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FMG Law Blog Line

Certiorari in the Georgia Supreme Court by the Numbers

Posted on: June 22nd, 2021

By: Jacob Daly

The Georgia Court of Appeals has just ruled against your client, and so you’re considering whether you should file a petition for a writ of certiorari in the Georgia Supreme Court. Your client wants to know the likelihood of your petition being granted and, if it is granted, what the possible outcomes are likely to be. You have a vague understanding that most petitions are denied and that the odds of reversal are good when a petition is granted, but you do not know the exact numbers to tell your client. Now you do.

Between 2017 and 2020, the Georgia Supreme Court ruled on 1,883 petitions, 1,166 of which were filed in civil cases. It granted only 174 of all petitions and only 119 that were filed in civil cases.[1] In 2017, the Court ruled on 516 petitions (289 in civil cases) and granted 52 (35 in civil cases). In 2018, the Court ruled on 407 petitions (251 in civil cases) and granted 47 (33 in civil cases). In 2019, the Court ruled on 464 petitions (300 in civil cases) and granted 43 (31 in civil cases). In 2020, the Court ruled on 496 petitions (326 in civil cases) and granted 32 (20 in civil cases). Thus, the overall odds of a petition being granted were 10.08% in 2017, 11.55% in 2018, 9.27% in 2019, and 6.45% in 2020, for a 4-year rate of 9.24%. In civil cases, the odds of a petition being granted were 12.11% in 2017, 13.15% in 2018, 10.33% in 2019, and 6.13% in 2020, for a 4-year rate of 10.21%. Until the numbers for future years are available, it is impossible to know whether the down numbers for 2020 represent a shift in the Court’s (un) willingness to grant petitions or just an anomaly related to COVID-19.

Once you tell your client the odds of a petition being granted are only about 10%, the next question is likely to be about the expected outcome if your petition happens to be among the lucky few that are granted. In the 174 total cases in which the Court granted a petition between 2017 and 2020, there were 12 different outcomes.  And in the 119 civil cases in which the Court granted a petition between 2017 and 2020, there were 10 different outcomes. These various outcomes are reflected in the chart below.

From the standpoint of the petitioner, the goal is to obtain a change to the ruling of the lower court. An outright reversal is the best possible outcome for the petitioner, and it is also the most frequent outcome (this is not surprising because the Court can “affirm” the lower court’s decision by denying the petition. If the Court wants to reverse the lower court’s decision, it must first grant the petition). An outright reversal was the outcome in 65 of 174 cases (37.36%) in which the Court granted a petition, including 50 of 119 civil cases (42.02%). But an outright reversal is not the only favorable outcome for the petitioner. The outcomes listed in the chart above that would be at least partially favorable for the petitioner are reversed, vacated, vacated and reversed, affirmed in part and reversed in part, reversed in part and vacated in part, affirmed in part and vacated in part, reversed summarily, and vacated summarily. Including all of these outcomes together yields a favorable outcome rate for the petitioner of 64.37% in all cases (112 of 174 cases decided wholly or partially in favor of the petitioner) and 66.39% in civil cases (79 of 119 cases decided wholly or partially in favor of the petitioner).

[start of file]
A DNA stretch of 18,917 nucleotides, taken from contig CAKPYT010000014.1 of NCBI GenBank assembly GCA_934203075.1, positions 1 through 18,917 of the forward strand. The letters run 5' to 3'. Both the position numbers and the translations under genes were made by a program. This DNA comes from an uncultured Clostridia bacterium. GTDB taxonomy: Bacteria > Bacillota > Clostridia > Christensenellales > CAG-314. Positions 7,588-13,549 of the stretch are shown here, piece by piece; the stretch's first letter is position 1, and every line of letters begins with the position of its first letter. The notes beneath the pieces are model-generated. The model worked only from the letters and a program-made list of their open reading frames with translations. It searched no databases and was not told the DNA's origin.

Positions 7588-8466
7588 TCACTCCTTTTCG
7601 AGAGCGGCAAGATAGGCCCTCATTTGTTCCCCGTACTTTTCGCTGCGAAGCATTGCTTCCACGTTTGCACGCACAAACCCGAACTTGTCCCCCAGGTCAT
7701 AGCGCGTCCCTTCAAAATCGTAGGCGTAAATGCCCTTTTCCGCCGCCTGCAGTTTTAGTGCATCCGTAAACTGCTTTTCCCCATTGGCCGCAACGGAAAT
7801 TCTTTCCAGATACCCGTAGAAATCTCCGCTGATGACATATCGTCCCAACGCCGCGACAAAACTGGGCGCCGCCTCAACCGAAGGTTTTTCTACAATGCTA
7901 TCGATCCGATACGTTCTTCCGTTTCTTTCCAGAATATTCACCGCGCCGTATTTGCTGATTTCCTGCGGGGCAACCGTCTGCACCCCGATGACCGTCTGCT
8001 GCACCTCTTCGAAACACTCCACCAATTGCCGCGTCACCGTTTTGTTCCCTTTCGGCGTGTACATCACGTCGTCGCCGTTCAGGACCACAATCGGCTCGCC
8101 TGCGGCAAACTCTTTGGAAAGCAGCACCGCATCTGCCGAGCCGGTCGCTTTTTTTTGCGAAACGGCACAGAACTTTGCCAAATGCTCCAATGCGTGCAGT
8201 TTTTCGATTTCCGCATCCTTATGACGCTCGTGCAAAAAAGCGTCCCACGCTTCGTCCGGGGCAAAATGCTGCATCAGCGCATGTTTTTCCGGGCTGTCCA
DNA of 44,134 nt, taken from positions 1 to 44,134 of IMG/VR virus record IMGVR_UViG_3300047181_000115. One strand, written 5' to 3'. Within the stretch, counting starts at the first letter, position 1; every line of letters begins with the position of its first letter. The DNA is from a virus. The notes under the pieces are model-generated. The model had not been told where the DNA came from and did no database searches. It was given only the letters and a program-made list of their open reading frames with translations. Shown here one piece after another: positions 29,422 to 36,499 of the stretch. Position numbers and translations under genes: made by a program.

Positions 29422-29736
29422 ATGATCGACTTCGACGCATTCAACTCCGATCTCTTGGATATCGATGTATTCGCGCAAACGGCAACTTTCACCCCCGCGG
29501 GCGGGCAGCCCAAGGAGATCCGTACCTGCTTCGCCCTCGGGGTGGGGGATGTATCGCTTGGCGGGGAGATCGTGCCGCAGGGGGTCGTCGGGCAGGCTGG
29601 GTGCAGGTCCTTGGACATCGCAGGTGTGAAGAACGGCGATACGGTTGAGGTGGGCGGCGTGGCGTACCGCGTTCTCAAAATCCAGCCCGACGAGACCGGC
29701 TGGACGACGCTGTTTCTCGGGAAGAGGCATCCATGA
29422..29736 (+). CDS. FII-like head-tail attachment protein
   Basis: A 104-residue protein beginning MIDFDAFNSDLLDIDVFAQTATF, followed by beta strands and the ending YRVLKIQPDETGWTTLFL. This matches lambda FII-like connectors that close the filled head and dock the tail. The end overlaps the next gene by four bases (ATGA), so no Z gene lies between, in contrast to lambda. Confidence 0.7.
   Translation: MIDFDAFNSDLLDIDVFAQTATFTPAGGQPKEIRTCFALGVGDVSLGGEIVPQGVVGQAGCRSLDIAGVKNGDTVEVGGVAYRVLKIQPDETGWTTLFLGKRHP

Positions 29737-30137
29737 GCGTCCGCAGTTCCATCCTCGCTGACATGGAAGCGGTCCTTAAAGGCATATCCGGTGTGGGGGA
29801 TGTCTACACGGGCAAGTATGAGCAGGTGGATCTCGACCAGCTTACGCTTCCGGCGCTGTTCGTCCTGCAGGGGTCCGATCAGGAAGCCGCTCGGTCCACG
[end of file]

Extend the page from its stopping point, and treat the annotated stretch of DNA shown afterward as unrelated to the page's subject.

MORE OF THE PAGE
In contrast, the outcomes that would be completely negative for the petitioner are affirmed and dismissed as improvidently granted. Combining these outcomes yields a completely negative outcome rate for the petitioner of 29.89% in all cases (52 of 174) and 29.41% in civil cases (35 of 119). The only other outcomes are cert dismissed on motion and no decision yet, which represent only 5.75% of all cases (10 of 174) and 4.20% of civil cases (5 of 119). These outcomes cannot be characterized as favorable or unfavorable for the petitioner because (1) a petition that is dismissed pursuant to a motion probably means that the case settled, and (2) a case that has not yet been decided can still be decided either way. When the Court decides the 5 undecided cases (4 criminal and 1 civil), these numbers will change slightly, but not enough to alter any conclusions that may be drawn from them.

In conclusion, an analysis of the petitions decided by the Court between 2017 and 2020 and the outcomes in the cases in which the petition was granted confirms what most attorneys probably assume. That is, there is a very low chance of the Court granting a petition and a very good chance of at least a partially favorable outcome for the petitioner in those few cases. For attorneys handling civil cases, the odds of the Court granting your petition are only 10.21%, but once your petition has been granted, the odds of success greatly increase, depending on how you define success. If you define success as nothing less than an outright reversal, you have a 42.02% chance of achieving that goal. However, if you define success as any outcome that has some negative impact on the lower court’s decision, then you have a 66.39% chance of success.

For questions, please contact Jake Daly at [email protected] or (770) 818-1431.


[1] There was one civil case in 2018 and one civil case in 2019 in which a petition was filed and granted with a note indicating that the case would be treated as a direct appeal rather than as a cert case. Those two cases are not included in this analysis.

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